The 'What is" Guide to the Video Display: What the Video Display does, How it works, Where it sits...

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Video Displays

 When purchasing a computer, the majority of your money will be spent on components and parts that work together to create the processing unit.  Without the hard drive, CPU, or video card inside your computer’s case no computing can take place, but do not forget about the one component that will actually make your computer something to interact with–your video display.  A visual display is a piece of electrical equipment that converts the output created by the video card and projects it in a manner that we are able to understand and process.

In layman’s terms, we usually call the visual display the monitor.  Behind the display screen of any monitor you will find some general circuitry used to generate and format the pictures and data sent by the video card of your computer. The type of circuitry housed inside the monitor’s case does change depending on the style of monitor you are using, but each style of monitor has one purpose–to project the data and visuals created by the other components in your computer.

Today most of the monitors sold are Liquid Crystal Display- LCD, but you may remember or still have at home a bulky computer monitor known as a cathode ray tube, CRT, monitor.  The Thin Film LCDs available today produce a sharper image with true color representation and a small footprint on your desk while the older CRT monitors were based on television tube technology and the monitors were known for fuzzy displays and noticeable flickering that gave many people headaches.

Purchasing an LCD Display

 If you are still working on a big bulky CRT monitor and wearing special ‘computer glasses’ to reduce headaches, it is time to upgrade your monitor.  Monitors are sold by the screen measurement.  This measurement usually runs from 17” to 24” or higher and is the measurement of visible viewing area between the diagonal screen corners.  Today a ‘widescreen’ monitor is the most popular style. Widescreen means the monitor display is wider than it is tall and has an aspect ratio that is very similar to modern widescreen movie screens and televisions.  Widescreen monitors provide a greater amount of visual working space while in many cases taking up less physical space then a similar sized square monitor.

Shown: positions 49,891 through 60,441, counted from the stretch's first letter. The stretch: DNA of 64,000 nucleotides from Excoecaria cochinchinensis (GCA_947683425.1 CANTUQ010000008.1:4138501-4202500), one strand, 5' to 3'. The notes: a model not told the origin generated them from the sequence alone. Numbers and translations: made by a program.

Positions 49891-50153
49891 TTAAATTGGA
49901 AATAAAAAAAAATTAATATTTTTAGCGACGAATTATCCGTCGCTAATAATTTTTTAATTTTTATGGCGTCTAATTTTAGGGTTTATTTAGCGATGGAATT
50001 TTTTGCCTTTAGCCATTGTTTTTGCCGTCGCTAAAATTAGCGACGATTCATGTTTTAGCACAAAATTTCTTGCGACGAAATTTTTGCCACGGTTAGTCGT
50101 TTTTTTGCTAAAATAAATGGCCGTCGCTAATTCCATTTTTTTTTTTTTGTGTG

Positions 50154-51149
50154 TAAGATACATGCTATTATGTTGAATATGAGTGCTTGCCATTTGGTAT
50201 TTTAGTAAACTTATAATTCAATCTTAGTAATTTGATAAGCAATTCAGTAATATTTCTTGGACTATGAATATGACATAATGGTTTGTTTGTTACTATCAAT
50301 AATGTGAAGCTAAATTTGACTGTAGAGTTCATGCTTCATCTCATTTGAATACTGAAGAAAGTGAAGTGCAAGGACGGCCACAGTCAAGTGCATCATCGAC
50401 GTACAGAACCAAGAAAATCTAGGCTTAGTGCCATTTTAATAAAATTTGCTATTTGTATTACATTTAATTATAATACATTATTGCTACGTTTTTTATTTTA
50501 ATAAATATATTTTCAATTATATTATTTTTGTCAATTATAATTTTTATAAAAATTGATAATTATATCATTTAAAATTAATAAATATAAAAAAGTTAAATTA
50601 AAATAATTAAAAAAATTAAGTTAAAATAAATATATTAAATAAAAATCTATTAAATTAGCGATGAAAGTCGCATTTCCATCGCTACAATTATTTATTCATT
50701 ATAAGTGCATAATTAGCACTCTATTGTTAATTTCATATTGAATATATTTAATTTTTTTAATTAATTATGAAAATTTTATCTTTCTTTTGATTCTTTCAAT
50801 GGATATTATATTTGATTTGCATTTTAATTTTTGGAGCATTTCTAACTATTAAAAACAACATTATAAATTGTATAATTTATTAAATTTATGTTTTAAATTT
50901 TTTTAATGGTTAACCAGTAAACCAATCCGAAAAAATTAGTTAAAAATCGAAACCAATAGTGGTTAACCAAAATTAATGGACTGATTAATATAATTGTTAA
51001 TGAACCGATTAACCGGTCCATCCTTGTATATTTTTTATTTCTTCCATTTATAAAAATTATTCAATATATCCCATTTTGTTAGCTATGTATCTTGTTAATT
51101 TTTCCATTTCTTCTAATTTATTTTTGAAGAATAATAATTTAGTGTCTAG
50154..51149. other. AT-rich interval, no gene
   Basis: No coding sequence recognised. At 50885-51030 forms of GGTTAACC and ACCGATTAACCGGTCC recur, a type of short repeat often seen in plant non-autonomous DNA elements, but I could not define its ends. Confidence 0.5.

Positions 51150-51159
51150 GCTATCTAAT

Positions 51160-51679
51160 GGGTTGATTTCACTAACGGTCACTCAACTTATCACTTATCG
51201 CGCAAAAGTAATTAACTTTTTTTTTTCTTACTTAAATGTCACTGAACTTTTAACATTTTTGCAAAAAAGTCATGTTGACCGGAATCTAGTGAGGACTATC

When purchasing a new video display consider LCD monitors that are very light and compact, have low power consumption, and no flicker.  You may want to spend a small amount of time doing some research online before purchasing an LCD monitor: there are many websites with the sole purpose of reporting user reviews of monitors. Doing your research may save you from purchasing a monitor that does not perform well. If you decide to purchase a wide-screen monitor you will also want to verify that your video card is able to support the 16:9 widescreen aspect ratio.

LCD monitors are not perfect: most LCDs do have a limited viewing angle that looks best when viewed directly face on and in direct sunlight it can often be hard to see the display.  Dead pixels can also be a problem.  Dead pixels are sometimes hard to see but if you have black or white areas of your screen that do not go away if you clean the screen, you have dead pixels.  Many manufacturers will have a quality standard that allows a certain number of dead pixels to be acceptable in the manufacturing process, but if you can see the pixel area chances are you exceed that standard.  You will want to contact the manufacturer to review the warranty and your options if you do have a faulty monitor.

Understanding your computer:

>»>What is the Motherboard?

>»>What is CPU?

>»>What is RAM?

>»>What is the Hard Drive?

>»>What is the Video Card?

>»>What is the CD-Rom/DVD?

>»>What is USB?